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Learning Energy-Based Models of High-Dimensional Data Geoffrey Hinton Max Welling Yee-Whye Teh Simon Osindero

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Presentation on theme: "Learning Energy-Based Models of High-Dimensional Data Geoffrey Hinton Max Welling Yee-Whye Teh Simon Osindero"— Presentation transcript:

1 Learning Energy-Based Models of High-Dimensional Data Geoffrey Hinton Max Welling Yee-Whye Teh Simon Osindero

2 Discovering causal structure as a goal for unsupervised learning It is better to associate responses with the hidden causes than with the raw data. The hidden causes are useful for understanding the data. It would be interesting if real neurons really did represent independent hidden causes.

3 A different kind of hidden structure Instead of trying to find a set of independent hidden causes, try to find factors of a different kind. Capture structure by finding constraints that are Frequently Approximately Satisfied. Violations of FAS constraints reduce the probability of a data vector. If a constraint already has a big violation, violating it more does not make the data vector much worse (i.e. assume the distribution of violations is heavy-tailed.)

4 Two types of density model Stochastic generative model using directed acyclic graph (e.g. Bayes Net) Synthesis is easy Analysis can be hard Learning is easy after analysis Energy-based models that associate an energy with each data vector Synthesis is hard Analysis is easy Is learning hard?

5 Bayes Nets It is easy to generate an unbiased example at the leaf nodes. It is typically hard to compute the posterior distribution over all possible configurations of hidden causes. Given samples from the posterior, it is easy to learn the local interactions Hidden cause Visible effect

6 Approximate inference What if we use an approximation to the posterior distribution over hidden configurations? –e.g. assume the posterior factorizes into a product of distributions for each separate hidden cause. If we use the approximation for learning, there is no guarantee that learning will increase the probability that the model would generate the observed data. But maybe we can find a different and sensible objective function that is guaranteed to improve at each update.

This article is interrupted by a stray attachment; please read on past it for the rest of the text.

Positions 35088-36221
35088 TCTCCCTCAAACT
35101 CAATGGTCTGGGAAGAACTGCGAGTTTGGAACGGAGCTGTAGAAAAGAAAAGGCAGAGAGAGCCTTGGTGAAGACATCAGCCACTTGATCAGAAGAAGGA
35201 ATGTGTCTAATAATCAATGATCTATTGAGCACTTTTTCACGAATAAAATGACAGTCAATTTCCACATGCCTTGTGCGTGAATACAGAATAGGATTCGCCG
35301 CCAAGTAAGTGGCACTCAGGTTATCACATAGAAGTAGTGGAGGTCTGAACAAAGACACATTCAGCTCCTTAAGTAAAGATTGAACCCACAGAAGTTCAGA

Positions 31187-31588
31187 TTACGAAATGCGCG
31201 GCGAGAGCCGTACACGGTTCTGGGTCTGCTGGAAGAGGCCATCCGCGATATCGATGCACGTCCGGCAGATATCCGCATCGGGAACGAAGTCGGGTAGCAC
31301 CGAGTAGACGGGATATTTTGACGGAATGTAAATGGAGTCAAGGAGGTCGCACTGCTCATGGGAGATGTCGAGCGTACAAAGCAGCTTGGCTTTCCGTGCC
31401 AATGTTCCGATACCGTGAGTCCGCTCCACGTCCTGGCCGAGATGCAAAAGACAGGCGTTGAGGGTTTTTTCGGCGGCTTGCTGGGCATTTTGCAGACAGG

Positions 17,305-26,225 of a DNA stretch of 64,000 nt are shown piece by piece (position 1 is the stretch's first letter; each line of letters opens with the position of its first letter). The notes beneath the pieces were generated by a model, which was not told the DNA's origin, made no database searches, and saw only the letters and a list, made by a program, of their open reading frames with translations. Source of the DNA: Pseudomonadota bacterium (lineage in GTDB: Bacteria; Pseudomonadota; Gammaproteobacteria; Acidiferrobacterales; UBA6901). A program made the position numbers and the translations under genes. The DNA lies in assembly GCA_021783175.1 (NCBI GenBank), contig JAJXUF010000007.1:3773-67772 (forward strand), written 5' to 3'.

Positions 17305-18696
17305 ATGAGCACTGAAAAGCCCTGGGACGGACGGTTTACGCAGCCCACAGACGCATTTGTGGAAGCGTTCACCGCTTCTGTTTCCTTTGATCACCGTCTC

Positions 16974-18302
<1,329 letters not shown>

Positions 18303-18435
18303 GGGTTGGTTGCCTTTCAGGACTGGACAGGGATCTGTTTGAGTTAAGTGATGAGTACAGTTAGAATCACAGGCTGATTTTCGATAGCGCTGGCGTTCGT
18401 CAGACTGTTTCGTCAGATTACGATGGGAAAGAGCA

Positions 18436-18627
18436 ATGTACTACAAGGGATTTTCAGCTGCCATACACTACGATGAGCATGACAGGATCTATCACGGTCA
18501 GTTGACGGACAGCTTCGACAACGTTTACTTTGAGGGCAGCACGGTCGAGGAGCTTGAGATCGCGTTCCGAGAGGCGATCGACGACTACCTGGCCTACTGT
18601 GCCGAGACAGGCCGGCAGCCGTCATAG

7 A trade-off between how well the model fits the data and the tractability of inference This makes it feasible to fit very complicated models, but the approximations that are tractable may be very poor. How well the model fits the data The inaccuracy of inference parametersdata approximating posterior distribution true posterior distribution new objective function

8 Energy-Based Models with deterministic hidden units Use multiple layers of deterministic hidden units with non-linear activation functions. Hidden activities contribute additively to the global energy, E. data j k EkEk EjEj

9 Maximum likelihood learning is hard To get high log probability for d we need low energy for d and high energy for its main rivals, c To sample from the model use Markov Chain Monte Carlo

10 Hybrid Monte Carlo The obvious Markov chain makes a random perturbation to the data and accepts it with a probability that depends on the energy change. –Diffuses very slowly over flat regions –Cannot cross energy barriers easily In high-dimensional spaces, it is much better to use the gradient to choose good directions and to use momentum. –Beats diffusion. Scales well. –Can cross energy barriers.

11 Trajectories with different initial momenta

12 Backpropagation can compute the gradient that Hybrid Monte Carlo needs 1.Do a forward pass computing hidden activities. 2.Do a backward pass all the way to the data to compute the derivative of the global energy w.r.t each component of the data vector. works with any smooth non-linearity data j k EkEk EjEj

13 The online HMC learning procedure 1.Start at a datavector, d, and use backprop to compute for every parameter. 2.Run HMC for many steps with frequent renewal of the momentum to get equilbrium sample, c. 3.Use backprop to compute 4.Update the parameters by :